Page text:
What a fascinating little series of essays written in 1952. I love books that take my mind on little trips (no pun) and to different directions that I just would not have gone before. I picked up Huxley again as I’ve been reading Hitler’s Mein Kampf at the same time and some of the topics they talk about in the books cross over at times. Huxley wrote essays on topics such as knowledge and understanding, the desert, Ozymandias the failed utopia, liberty quality and machinery, censorship and spoke What a fascinating little series of essays written in 1952. I love books that take my mind on little trips (no pun) and to different directions that I just would not have gone before. I picked up Huxley again as I’ve been reading Hitler’s Mein Kampf at the same time and some of the topics they talk about in the books cross over at times. Huxley wrote essays on topics such as knowledge and understanding, the desert, Ozymandias the failed utopia, liberty quality and machinery, censorship and spoken literature, canned fish  and the masses, the mother, the alphabet, the miracle in Lebanon, Famagusta / paphos, faith taste and history, doodles in a dictionary by Henri de Toulouse-Lautrec, untouchables in India, cleanliness, and a really weird last chapter on coitus reservatus! wtf! Here are some of my best bits from the book: • “Most of us are inveterate end gainers. We are so anxious to achieve some particular end that we never pay attention to the psychological means whereby that end is to be gained.” – How true is that about society today! • Huxley talks about that inner atavistic intelligence in all of us which is almost knowledge agnostic in a way. He asks us to trust that gut instinct and that truth in us all. “If I get out of my not-selves light, I shall be illuminated. If I stop anxiously cogito-ing I shall give myself a chance of being cogitor-ed by a committee of indwelling intelligences that can deal with my problems a great deal better than I can.” • “A tachistoscope – a magic lantern fitter with a shutter that permits the projection of images for a period ranging from a tenth to a thousandth of a second or less. Most training is done with exposures of one hundredth of a second. This is essentially a method for bypassing the bad habits acquired by the conscious self. In ordinary seeing we are hardly ever directly aware of our immediate impressions. For these immediate impressions are more or less profoundly modified by a mind that does most of its thinking in terms of words. Every perception is promptly conceptualized and generalized so that we do not see the particular thing or event in its naked immediacy; we see only the objective illustration of some generic notion, only the concretion of an abstract word. Our ordinary habits of perception cause us to see the world as Platonists. The tachistocope transforms us into nominalists and impressionists." • “Like everyone else I am functioning only at a fraction of my potential”. • “If I would know myself I must know my environment; for as a body, I am part of the environment, a natural object among other natural objects and as a mind, I consist to a great extent of my own immediate reactions to the environment and of my secondary reactions to those primary reactions.” Hence the reason why it's important to foster and create an environment that drives learning by itself. • “Descarte's primal certainty, “I think therefore I am” turns out on closer examination, to be a most dubious proposition. In actual fact is it I who do the thinking? Would it not be truer to say “thoughts come into existence and sometimes I am aware of them”?” • “Be aware impartially, realistically, without judging, without reacting in terms of remembered words to your present cognitive reactions. If you do this the memory will be emptied, knowledge and pseudo knoelwgde will be relegated to their proper place and you will have understanding - in other words you will be in direct contact with reality at every instant.” • “In a completely home-made environment such as is provided by any great metropolis, it is hard to remain sane as it is in a completely natural environment such as the desert or the forest. O solitude where are they charms? But O multitude where are thine?” • “Taken too seriously symbols have motivated and justified all the horrors of recorded history. On every level from a personal to the international the letter kills." Wordology more than ideology is the biggest killer mankind has been witness to. • “In this universally educated population vast numbers never read, or read only the most rudimentary kinds of sub literature and Neanderthal journalism” – totally agree with this! • “Make the best of mankind’s literature of wisdom available on cheap slow playing records (podcasts in today’s vernacular?). Do the same, in each principle language or the best poetry written in that language. Also perhaps for a few of the best novels, plays biographies and memoirs. Encourage manufacturers to turn out phonographs equipped to play these recordings and at the same time arrange for distribution at cost of the simple planetary gears, by means of which conventionally turntables can be used to slow playing disks. 5 or 10 millions spent in this way would, I am convinced, do incomparably more good than hundreds of millions spent on endowing new universities or enlarging those that already exist” – again totally agree with this. If everyone read the 100 greatest pieces of literature in the world the war of the worlds would stop within a few decades for good. • “For as sir Charles Darwin and many others before him have pointed out we are like drunken sailors and like the irresponsible heirs of a millionaire uncle. At an ever accelerating rate we are now squandering the capital of metallic ores and fossil fuels accumulated in the earth’s crust during hundreds of millions of years. How long can this spending spree go on?” • “Dead human beings give birth to flies and worms; alive they generate works and live. Moreover consider the plants, consider the trees. They bring forth flowers and leaves and fruits. But what do you bring forth human? Nits, live, vermin. Trees and plans exude oil, wine, balm and you? – spittle, snot, urine, ordure … we who shrink from touching even with the tips of our fingers a gob of phlegm or a lump of dung, how is it that we crave for the embraces of this mere bag of night soil?” • “The essential act of thought is symbolisation. Our minds transform experiences into signs. If these sings adequately represent the experiences to which they refer and if we are careful to manipulate them according to the rules of a many valued logic we can deepen our understanding of experience and thereby achieve some control of the world and our destiny.” • “Today xmas is a major factor in our capitalist economy. A season of mere good cheer has been converted by the steady application of propaganda into a long drawn buying spree in the course of which everyone is under compulsion to exchange gifts with everyone else to the immense enrichment of merchants and manufacturers.” – No arguments there. • “In English for example the notion of good is rendered by the four letters g-o-o-d. In Chinese the same idea is represented by a combination of a sign for “woman” with the sign for a “child” … but the sign for woman plus the phonogram for fang means “hinder”. Woman plus child equals good. But this good has its price; for a man who has a wife and children has given hostages to fortune. The good of one context is the hindrance of another.”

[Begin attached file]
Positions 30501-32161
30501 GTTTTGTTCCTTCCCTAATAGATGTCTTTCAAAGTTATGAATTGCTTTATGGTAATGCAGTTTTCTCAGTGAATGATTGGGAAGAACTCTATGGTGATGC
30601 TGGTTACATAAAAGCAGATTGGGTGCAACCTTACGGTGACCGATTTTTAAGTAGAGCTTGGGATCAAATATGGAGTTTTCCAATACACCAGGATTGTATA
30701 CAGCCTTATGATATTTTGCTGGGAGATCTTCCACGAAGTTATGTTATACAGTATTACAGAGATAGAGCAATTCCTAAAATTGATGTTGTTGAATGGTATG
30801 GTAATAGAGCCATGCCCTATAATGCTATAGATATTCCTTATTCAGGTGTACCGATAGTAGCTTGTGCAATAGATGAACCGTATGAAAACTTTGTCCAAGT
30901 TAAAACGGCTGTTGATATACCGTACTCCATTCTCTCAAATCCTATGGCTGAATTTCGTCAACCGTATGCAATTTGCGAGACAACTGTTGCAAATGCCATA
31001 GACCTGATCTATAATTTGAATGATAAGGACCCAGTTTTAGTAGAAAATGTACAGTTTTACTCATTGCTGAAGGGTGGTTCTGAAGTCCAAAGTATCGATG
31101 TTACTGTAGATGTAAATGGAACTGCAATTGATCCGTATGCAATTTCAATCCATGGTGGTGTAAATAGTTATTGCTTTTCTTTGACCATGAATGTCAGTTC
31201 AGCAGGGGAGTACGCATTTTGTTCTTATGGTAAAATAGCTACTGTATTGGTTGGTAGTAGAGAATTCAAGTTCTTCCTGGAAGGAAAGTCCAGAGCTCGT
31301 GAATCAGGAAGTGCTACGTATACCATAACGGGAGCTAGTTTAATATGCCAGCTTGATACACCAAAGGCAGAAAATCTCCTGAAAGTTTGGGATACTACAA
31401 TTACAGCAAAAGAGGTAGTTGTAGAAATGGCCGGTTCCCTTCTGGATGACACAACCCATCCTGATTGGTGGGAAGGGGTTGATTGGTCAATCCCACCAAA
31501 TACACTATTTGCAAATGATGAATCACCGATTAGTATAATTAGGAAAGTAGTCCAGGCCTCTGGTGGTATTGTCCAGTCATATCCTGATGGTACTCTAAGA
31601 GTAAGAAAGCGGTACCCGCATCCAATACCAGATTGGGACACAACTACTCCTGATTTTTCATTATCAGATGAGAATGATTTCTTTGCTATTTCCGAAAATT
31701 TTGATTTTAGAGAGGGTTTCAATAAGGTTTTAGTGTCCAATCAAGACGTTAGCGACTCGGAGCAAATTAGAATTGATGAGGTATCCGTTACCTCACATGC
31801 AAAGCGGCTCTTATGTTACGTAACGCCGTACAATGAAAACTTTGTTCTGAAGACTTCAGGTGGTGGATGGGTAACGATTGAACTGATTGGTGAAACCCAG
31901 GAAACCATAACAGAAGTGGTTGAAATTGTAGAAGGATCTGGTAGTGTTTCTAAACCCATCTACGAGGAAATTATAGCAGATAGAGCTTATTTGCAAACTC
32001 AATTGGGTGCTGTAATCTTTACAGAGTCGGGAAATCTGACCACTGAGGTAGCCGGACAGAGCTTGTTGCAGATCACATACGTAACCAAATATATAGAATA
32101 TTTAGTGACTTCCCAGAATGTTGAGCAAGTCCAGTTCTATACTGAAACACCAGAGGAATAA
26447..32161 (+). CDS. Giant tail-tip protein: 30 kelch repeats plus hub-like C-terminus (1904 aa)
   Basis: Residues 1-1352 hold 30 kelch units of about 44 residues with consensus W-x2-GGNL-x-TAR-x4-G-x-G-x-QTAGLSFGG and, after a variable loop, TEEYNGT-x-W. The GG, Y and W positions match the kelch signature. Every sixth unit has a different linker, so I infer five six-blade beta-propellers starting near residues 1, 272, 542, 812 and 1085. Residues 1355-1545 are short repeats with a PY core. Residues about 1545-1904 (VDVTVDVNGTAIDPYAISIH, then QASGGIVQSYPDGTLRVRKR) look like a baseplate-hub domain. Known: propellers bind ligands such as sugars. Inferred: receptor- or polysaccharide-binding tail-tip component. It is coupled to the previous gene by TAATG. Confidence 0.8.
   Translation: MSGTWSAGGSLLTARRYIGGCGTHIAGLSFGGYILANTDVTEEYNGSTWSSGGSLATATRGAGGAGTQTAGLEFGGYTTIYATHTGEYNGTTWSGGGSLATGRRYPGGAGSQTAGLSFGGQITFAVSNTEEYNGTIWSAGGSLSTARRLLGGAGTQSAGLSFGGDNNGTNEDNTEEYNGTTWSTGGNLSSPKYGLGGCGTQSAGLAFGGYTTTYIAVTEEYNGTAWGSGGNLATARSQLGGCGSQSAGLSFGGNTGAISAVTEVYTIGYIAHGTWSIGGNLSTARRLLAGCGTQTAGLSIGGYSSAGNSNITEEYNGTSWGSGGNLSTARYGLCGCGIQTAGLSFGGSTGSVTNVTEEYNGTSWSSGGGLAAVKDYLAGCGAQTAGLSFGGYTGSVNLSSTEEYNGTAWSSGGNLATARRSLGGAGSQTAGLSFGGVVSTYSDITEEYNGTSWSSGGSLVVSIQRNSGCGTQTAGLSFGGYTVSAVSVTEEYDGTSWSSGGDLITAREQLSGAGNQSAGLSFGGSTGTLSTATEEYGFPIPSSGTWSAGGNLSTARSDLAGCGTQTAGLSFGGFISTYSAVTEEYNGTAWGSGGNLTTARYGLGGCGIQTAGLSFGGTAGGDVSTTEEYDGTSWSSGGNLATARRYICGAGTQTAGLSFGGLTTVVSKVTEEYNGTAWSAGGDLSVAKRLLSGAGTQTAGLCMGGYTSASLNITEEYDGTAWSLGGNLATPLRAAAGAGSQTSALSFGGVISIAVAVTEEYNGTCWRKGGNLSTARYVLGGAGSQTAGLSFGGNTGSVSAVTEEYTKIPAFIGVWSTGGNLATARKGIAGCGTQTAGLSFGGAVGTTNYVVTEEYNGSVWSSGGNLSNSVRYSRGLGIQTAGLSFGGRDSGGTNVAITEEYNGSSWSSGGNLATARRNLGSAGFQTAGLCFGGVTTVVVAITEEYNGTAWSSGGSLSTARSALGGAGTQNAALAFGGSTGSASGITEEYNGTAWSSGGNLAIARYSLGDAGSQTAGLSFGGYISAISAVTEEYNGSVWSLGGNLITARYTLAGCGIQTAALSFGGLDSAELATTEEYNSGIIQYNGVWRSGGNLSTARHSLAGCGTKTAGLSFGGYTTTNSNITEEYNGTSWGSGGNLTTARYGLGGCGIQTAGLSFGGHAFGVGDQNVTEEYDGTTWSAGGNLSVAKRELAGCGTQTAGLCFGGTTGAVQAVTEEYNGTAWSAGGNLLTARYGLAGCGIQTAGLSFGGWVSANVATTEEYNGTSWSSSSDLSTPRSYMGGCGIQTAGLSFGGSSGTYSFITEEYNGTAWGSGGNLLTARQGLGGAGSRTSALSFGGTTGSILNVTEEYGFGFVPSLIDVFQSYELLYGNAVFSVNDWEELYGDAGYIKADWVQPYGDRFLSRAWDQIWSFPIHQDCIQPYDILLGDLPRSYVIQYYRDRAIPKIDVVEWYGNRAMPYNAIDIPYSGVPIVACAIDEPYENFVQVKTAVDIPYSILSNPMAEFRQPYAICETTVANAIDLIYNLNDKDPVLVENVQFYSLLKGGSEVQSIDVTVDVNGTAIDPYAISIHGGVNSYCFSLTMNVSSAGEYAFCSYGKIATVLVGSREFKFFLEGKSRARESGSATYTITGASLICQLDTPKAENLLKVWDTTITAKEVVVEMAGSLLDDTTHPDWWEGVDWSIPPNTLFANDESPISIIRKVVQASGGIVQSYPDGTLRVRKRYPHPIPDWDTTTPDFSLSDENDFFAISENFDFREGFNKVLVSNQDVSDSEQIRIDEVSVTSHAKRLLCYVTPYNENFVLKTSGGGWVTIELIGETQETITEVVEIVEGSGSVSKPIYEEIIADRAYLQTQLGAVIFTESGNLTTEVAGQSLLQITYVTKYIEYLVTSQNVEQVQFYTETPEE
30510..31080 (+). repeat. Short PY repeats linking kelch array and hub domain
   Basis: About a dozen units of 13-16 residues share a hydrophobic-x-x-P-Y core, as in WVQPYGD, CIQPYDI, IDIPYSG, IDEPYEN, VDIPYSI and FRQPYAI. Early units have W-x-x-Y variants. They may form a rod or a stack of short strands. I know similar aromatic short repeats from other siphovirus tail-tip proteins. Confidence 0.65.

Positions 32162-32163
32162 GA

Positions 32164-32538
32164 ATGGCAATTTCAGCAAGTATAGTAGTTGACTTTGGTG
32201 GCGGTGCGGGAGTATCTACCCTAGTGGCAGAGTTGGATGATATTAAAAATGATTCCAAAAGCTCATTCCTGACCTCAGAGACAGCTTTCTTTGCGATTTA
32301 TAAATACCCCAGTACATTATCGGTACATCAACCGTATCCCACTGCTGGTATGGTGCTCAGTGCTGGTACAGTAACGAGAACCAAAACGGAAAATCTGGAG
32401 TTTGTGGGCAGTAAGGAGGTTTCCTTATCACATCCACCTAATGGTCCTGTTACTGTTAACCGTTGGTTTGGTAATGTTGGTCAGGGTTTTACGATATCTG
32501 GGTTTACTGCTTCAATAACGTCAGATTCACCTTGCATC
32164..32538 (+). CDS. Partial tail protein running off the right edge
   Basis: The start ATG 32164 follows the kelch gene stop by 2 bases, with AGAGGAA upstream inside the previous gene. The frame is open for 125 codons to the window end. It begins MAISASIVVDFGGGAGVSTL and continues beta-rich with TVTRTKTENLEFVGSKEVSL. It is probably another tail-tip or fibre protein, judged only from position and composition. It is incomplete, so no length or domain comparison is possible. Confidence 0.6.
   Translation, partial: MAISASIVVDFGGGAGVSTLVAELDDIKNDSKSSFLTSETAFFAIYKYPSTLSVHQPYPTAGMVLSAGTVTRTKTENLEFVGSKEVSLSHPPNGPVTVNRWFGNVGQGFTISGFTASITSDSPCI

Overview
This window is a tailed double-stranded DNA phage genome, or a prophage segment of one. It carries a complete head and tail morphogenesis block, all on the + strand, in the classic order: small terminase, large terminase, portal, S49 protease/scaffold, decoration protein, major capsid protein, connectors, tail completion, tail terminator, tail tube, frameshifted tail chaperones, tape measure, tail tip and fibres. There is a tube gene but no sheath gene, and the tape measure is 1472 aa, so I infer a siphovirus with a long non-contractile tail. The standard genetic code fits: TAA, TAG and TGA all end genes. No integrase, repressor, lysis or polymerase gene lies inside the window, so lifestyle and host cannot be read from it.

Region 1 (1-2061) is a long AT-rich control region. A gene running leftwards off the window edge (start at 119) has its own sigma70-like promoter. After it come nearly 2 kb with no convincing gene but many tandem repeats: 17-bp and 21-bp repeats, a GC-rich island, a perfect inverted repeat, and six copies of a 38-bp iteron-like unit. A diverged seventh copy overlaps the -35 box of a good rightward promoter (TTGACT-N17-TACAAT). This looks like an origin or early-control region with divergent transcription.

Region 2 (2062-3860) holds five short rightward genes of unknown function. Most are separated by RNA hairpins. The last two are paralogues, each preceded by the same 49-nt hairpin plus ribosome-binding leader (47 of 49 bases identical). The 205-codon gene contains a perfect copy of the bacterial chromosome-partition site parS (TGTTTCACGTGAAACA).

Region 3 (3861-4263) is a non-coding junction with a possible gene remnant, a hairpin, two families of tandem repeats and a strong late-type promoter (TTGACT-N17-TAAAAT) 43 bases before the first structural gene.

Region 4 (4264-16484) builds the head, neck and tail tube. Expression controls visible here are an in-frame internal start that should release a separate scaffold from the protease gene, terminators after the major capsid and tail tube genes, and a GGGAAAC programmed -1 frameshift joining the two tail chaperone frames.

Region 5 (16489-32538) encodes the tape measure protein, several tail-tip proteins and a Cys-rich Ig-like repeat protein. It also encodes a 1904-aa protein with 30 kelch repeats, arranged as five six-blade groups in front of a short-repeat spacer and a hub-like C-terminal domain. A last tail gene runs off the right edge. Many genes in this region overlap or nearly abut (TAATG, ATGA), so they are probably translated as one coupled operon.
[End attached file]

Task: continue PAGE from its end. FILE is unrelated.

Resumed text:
2. 4 out of 5